In the last few posts, we've been gleaning from Seth Godin's latest book, The Dip: A Little Book That Teaches You When to Quit (and When to Stick).

If you've determined that you can be best in the world and that you are truly in a dip, not a cul-de-sac and not panicking, then you simply get to push through the dip.

Being in the Dip isn't comfortable. Unfortuntately, too much quitting is done by people in the Dip. Most people think "If it hurts, I'll just stop." The short-term benefit outweighs any consideration of long-term payoff. As Seth says:

Short-term pain has more impact on most people than long-term benefits do, whixh is why it's so important for you to amplify the long-term benefits of not quitting.

If you really can be "best in the world" but aren't yet seeing the results you want, don't give up until you've pushed through. Remind your board what the benefits of a strong fundraising program are and why yours can be "best in the world." Celebrate whatever successes you have. (That's easy to do if you've incorporated the Creating Donor Evangelists strategies.)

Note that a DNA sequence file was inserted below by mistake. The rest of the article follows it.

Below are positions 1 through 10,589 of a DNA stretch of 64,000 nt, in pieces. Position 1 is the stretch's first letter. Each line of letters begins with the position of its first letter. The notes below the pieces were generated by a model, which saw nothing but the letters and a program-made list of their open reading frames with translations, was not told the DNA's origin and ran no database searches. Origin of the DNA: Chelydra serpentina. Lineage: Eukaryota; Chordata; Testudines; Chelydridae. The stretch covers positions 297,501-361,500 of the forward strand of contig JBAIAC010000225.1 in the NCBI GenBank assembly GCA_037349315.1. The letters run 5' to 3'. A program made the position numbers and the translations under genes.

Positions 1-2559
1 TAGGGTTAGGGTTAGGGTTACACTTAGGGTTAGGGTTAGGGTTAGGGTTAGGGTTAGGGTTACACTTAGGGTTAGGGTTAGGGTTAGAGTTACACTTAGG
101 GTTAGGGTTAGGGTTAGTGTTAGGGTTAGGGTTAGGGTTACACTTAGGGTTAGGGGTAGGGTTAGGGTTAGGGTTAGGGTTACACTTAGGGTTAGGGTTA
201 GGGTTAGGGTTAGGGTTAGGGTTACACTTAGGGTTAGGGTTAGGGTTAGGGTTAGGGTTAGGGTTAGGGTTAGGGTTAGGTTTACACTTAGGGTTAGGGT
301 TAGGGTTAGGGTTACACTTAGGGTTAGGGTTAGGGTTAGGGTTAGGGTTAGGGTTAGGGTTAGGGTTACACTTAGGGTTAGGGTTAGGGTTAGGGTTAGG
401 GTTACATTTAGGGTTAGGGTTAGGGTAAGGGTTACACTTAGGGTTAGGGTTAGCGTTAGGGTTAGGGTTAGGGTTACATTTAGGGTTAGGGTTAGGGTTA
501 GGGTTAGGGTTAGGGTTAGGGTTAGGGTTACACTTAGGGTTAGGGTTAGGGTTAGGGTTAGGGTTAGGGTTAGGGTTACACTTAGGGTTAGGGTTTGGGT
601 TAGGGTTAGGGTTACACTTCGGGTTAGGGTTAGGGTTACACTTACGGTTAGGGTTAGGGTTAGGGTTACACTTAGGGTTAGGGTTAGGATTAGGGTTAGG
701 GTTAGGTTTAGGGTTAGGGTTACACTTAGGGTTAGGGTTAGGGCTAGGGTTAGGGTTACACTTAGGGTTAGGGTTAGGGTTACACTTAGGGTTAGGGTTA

And keep reminding yourself of the long-term benefits. Our culture is geared to "look for the best." If you're the best, it's easier to raise money. You'll no longer have to say "We're just like XYZ organization but different..." You will be XYZ organization--the one they already know!

You may not be at that point yet, but you can be. You've got what it takes.

The problem is that only a tiny portion of the audience is looking for the brand-new thing. Most people are waiting for the tested, the authenticated, and the proven (p. 49).

That's why it pays off to move through the Dip.

Don't fall in love with a tactic and defend it forever. Instead, decide once and for all whether you're in a market or not. And if you are, get through that Dip (p.51).

According to Godin, the opposite of quitting is "rededication."

So for the rest of this summer, since you've committed to being the best in the world, next commit yourself to rededicating to doing what you're doing. Fearlessly ask if you need to change tactics. Read books, go to seminars, hire a coach.

(Yeah, that last was a shameless plug. 🙂 But since the ROI on coaching is 300% so the investment is incredibly smart. Coaching studies are available in the "articles" section of Fundraisingcoach.com. )

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